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‘Bureaucracy’ delaying decision on Clare blocks redress access

FURTHER delays in giving Clare homeowners access to the grant scheme for defective blocks have been strongly condemned by the founder of The Clare Pyrite Action Group. There were conflicting reports, at a recent public meeting, on whether and when the Department of Housing had raised queries with the council, over its application to access to the scheme. The Department has now clarified to Deputy Joe Carey and to The Champion that it is to contact the council “shortly” about the report it submitted in June. Given the Minister gave an assurance, on his Clare visit in August, that a decision would be made in a matter of weeks, the delay has provoked anger. “This is disgraceful carry on,” Dr Martina Cleary said. “Bureaucracy is being used to drag out people’s suffering. This obfuscation is unacceptable, and the council’s application is being pushed from pillar to post. It’s an utter joke and they think people are stupid enough to believe …

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Plea not to allow block blame distract from main purpose

“LIGHT touch regulation” has been blamed for the crisis caused by defective concrete blocks in several counties including Clare.  At a meeting of the Clare Pyrite Action Group last Friday, Senator Martin Conway said “cost-cutting”, on the part of some in the construction sector, had also contributed to the worsening problem. “It’s nobody’s fault in this room,” he told the 80 people present. “It’s as a result of light touch regulation that governments over the years are responsible for, particularly in the late ‘90s and early 2000s, when there was no proper engineering regulation, examinations, no proper reporting. “This type of situation happened because developers, builders, and suppliers were in a situation where they were cost cutting to make as much money as possible. It’s even going back further than the early ‘90s. “The sad reality is that people in this room have been devastated. Their homes have been devastated. The duty on this generation of politicians, as far as …

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Concern over ‘rebranding’ of state’s redress scheme

THE founder of the Clare Pyrite Action Group has expressed grave concerns over what she sees as the recent ‘rebranding’ of the campaign to increase redress for affected homeowners. Dr Martina Cleary, whose membership includes more than 70 private homeowners, as well as those living in a number of local authority estates, has been working for over a year to secure access for Clare to the existing grant scheme. While Minister Darragh O’Brien indicated that a decision on Clare’s status will be made very soon, a parallel campaign to improve the Defective Concrete Blocks Grant Scheme is also drawing to a close with efforts stepping up to secure 100% redress. Against the backdrop of intensifying media and political speculation, Dr Cleary said she is now fearful that long-awaited improvements to the scheme, which currently only covers Mayo and Donegal, may not be extended to Clare. “I’m very concerned about the new PR spin that has been put on the 100% …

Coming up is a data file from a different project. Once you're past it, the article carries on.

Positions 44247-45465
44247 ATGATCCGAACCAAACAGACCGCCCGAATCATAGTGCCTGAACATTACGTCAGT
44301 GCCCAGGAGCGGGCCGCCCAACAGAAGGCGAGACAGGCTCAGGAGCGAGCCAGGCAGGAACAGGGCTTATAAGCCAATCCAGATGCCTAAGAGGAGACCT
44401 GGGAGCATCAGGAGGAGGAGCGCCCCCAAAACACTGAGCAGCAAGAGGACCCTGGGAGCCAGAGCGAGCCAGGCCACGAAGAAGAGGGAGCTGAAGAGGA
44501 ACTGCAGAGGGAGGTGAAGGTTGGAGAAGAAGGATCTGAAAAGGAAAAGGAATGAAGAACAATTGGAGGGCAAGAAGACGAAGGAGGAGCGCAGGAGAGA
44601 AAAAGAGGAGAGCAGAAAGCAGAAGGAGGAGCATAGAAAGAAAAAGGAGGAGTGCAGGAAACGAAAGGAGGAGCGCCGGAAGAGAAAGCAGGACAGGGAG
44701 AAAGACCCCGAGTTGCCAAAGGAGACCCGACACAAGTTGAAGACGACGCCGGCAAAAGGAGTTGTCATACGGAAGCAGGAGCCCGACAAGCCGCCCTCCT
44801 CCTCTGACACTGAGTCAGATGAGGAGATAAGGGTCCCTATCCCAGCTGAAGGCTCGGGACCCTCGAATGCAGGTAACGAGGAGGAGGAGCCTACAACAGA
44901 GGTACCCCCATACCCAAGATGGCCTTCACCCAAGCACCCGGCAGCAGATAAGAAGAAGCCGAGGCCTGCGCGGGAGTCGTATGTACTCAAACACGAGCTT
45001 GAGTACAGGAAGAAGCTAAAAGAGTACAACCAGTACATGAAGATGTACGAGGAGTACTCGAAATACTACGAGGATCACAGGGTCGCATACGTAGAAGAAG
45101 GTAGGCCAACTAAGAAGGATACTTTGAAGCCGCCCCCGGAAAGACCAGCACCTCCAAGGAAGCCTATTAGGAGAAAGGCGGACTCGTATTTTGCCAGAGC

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Further protests likely over defective blocks issue

FURTHER national protests on the defective concrete blocks issue are likely, after the Department of Housing indicated it is unlikely to increase the level of redress available to homeowners. A position paper drawn up as part of a review of the Defective Concrete Blocks Grant Scheme also warned that any extension of the scheme to Clare, and other counties, will require very serious consideration. At the end of last month, the County Council submitted detailed evidence to support a call for the extension of the Defective Concrete Blocks Scheme to Clare. The authority also backed calls for an extension of redress levels from 90 to 100%. In its position paper, the Department of Housing has confirmed that Clare, Limerick, Tipperary and Sligo are seeking access to the scheme. It added that any changes that contribute to the further rise in the project costs of the programme – which could potentially have an upper ceiling of €2.5billion – would need detailed …